© 1986 - excerpt from Natural Liver Therapy
Foods to Use and Avoid for Those With Hepatitis or Cirrhosis
Foods To Use
- Steamed green vegetables
- Fresh vegetable juices
- Whole grains
- Legumes, including tofu, tempeh, and soups with aduki and mung beans
- Fish, organic chicken, and turkey
- Plenty of fresh water; add juice of half a lemon to a quart of distilled water
- Fresh fruit in season, one to three pieces a day, depending on season and climate
Foods To Avoid
- Alcoholic beverages of any kind
- Hot foods such as chili peppers and onion; use only moderate amounts of garlic. Ginger is the preferred spice because it has a protective effect on the liver.
- Pain-relieving drugs such as asprin and products containing acetaminophen. Many are toxic to the liver.
- Most pharmaceutical drugs, especially anti-inflammatories and antibiotics. Check the Physician's Desk Reference, available in a home edition and at most libraries, if you are uncertain about the potential toxicity to the liver
- Fried greasy foods; they are often difficult for the liver to handle
- Stimulants like coffee, black tea, or ephedra (ma huang) products; they increase body metabolism and act as a central nervous-system stimulants, increasing body heat
- Refined sugar products such as cakes, cookies, candy, and ice cream; or foods with white sugar, honey, and maple syrup. Refined sugar suppresses the immune system, stimulates metabolism, and increases heat in the body. Depend on fresh fruit in season for natural sweets.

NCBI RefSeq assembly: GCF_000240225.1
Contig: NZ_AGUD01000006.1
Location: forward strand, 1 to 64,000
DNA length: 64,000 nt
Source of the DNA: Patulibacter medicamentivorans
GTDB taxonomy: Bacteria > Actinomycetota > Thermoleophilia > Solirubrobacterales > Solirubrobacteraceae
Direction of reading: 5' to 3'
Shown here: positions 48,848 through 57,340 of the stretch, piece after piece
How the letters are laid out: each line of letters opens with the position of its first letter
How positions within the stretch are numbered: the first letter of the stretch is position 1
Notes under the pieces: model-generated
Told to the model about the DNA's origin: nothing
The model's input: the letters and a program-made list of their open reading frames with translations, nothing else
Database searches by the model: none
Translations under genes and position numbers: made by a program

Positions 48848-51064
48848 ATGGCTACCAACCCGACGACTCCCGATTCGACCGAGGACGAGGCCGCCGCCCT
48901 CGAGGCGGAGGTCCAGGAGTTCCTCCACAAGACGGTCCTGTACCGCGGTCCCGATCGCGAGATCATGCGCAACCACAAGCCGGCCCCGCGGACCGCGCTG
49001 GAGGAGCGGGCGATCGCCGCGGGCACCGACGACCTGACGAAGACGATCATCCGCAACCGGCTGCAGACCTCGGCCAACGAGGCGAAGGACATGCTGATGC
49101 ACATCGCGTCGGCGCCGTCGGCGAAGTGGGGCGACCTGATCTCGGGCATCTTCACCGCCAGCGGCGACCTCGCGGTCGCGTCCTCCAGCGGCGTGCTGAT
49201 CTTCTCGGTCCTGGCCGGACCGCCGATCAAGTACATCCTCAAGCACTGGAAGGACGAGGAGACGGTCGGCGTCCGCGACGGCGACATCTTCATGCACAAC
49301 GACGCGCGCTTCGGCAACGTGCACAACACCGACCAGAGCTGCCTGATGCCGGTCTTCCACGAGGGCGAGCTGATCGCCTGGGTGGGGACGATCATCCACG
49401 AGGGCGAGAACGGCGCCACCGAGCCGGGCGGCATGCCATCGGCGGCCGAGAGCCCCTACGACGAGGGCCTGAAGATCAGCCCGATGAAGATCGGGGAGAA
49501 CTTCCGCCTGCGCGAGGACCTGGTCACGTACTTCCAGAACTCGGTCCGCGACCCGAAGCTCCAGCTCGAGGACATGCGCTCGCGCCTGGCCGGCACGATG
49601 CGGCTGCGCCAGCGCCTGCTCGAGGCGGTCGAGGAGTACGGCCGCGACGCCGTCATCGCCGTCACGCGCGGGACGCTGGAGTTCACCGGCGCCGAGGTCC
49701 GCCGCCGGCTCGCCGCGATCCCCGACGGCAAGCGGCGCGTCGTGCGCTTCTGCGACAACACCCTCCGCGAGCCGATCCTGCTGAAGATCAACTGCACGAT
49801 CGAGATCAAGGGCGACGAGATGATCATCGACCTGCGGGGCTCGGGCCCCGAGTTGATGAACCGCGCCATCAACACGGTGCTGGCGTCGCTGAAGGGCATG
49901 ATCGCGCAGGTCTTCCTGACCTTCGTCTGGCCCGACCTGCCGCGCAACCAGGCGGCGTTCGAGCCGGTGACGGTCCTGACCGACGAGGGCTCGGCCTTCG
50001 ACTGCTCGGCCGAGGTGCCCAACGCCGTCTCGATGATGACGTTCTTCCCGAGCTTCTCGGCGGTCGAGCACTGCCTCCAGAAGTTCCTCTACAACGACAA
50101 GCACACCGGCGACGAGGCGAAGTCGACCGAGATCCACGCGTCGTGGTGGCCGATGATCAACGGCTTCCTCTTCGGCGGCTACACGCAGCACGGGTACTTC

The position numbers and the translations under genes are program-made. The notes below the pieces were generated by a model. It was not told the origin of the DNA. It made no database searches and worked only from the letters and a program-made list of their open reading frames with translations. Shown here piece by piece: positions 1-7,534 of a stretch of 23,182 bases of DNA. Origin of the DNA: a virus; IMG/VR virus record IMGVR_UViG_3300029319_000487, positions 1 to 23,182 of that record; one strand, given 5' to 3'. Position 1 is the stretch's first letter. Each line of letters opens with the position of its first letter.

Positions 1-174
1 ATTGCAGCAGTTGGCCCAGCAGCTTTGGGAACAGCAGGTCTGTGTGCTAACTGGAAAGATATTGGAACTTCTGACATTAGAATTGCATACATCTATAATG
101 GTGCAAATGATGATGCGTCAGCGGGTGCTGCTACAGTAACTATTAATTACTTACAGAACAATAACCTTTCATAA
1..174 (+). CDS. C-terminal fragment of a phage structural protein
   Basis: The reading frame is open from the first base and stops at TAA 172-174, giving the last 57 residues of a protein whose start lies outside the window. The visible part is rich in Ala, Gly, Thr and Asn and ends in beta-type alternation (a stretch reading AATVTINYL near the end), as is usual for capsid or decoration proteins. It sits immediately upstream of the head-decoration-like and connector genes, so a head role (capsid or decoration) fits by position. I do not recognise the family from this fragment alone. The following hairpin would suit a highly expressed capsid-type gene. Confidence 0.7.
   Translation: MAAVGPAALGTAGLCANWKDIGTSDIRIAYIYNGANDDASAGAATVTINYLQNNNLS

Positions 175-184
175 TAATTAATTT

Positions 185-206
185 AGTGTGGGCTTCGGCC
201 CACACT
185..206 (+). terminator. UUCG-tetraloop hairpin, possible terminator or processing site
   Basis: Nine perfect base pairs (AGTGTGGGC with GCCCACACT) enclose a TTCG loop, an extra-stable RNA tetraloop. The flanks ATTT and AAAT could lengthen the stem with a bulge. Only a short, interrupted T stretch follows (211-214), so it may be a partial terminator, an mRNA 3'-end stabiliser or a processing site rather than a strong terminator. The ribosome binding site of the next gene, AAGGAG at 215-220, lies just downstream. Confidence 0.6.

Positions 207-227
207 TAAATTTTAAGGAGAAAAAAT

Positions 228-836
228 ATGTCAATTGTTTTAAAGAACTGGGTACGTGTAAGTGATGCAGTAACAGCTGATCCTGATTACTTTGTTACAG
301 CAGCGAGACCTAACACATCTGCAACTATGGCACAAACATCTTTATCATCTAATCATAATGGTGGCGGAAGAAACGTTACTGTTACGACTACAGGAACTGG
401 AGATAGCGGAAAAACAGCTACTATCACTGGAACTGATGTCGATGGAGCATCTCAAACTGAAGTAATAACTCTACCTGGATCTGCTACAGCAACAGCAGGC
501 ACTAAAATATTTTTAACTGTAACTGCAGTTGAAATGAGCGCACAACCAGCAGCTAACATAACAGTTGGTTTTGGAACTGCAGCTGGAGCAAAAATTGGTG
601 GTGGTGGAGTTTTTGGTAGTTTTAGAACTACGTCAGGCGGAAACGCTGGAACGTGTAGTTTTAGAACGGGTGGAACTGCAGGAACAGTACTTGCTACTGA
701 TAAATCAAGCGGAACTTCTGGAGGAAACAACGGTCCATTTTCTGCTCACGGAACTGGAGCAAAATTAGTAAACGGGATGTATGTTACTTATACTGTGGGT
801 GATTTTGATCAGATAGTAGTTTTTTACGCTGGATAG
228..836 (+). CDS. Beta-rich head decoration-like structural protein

Nutritional Supplements to Add
- Antioxidants such as milk thistle, vitamin E (400 to 800 lU/day), vitamin C (1 to 3 grams per day), grape-seed extract (150 to 200 mg/day)
- Essential fatty acids. Be sure there are enough in your diet. Use one or two teaspoons of organic flax seed oil a day on salads or steamed vegetables, or take capsules.
- B vitamins are important for liver health. Take a B-vitamin complex supplement that contains thiamine, choline, riboflavin, and niacin.
The Ideal Diet
For the liver, keep it simple. An example of what not to have for dinner would be rich casseroles with meat and oil, lots of different vegetables and chopped nuts, topped off with a sweet dessert like cake. Optimum for the liver is a simple meal of steamed vegetables and rice - even white rice can be used because it is simple to digest and cooling for the liver. Whole grains, such as millet, buckwheat, rice, quinoa, and amaranth are also beneficial. Bread is okay, preferably whole grain.
Eat according to the seasons. When the weather is cold, eat warmer, cooked foods. Alaskans, for example, need meat and fat in their diets while South Americans need cooling fruits and vegetables. It is also important to tailor the diet to the type of work you do. Doing hard physical labor requires stronger, heavier foods than does sitting at a computer. People generally grow up eating the diet they get from their parents. Sometimes, this diet is influenced by advertising, such as "Milk does a body good." Milk is not good for everybody. Its benefits depend on genetic heritage, digestive capacity, and the type of work done. Sometimes people just follow their parents' diet without really examining it until they get older, start feeling aches and pains, and realize that their diet may not necessarily be right for them. The ensuing years are a time of self-discovery and figuring out one's optimum diet, based on individual needs, climate, and type of work done.
< return to intro to next excerpt >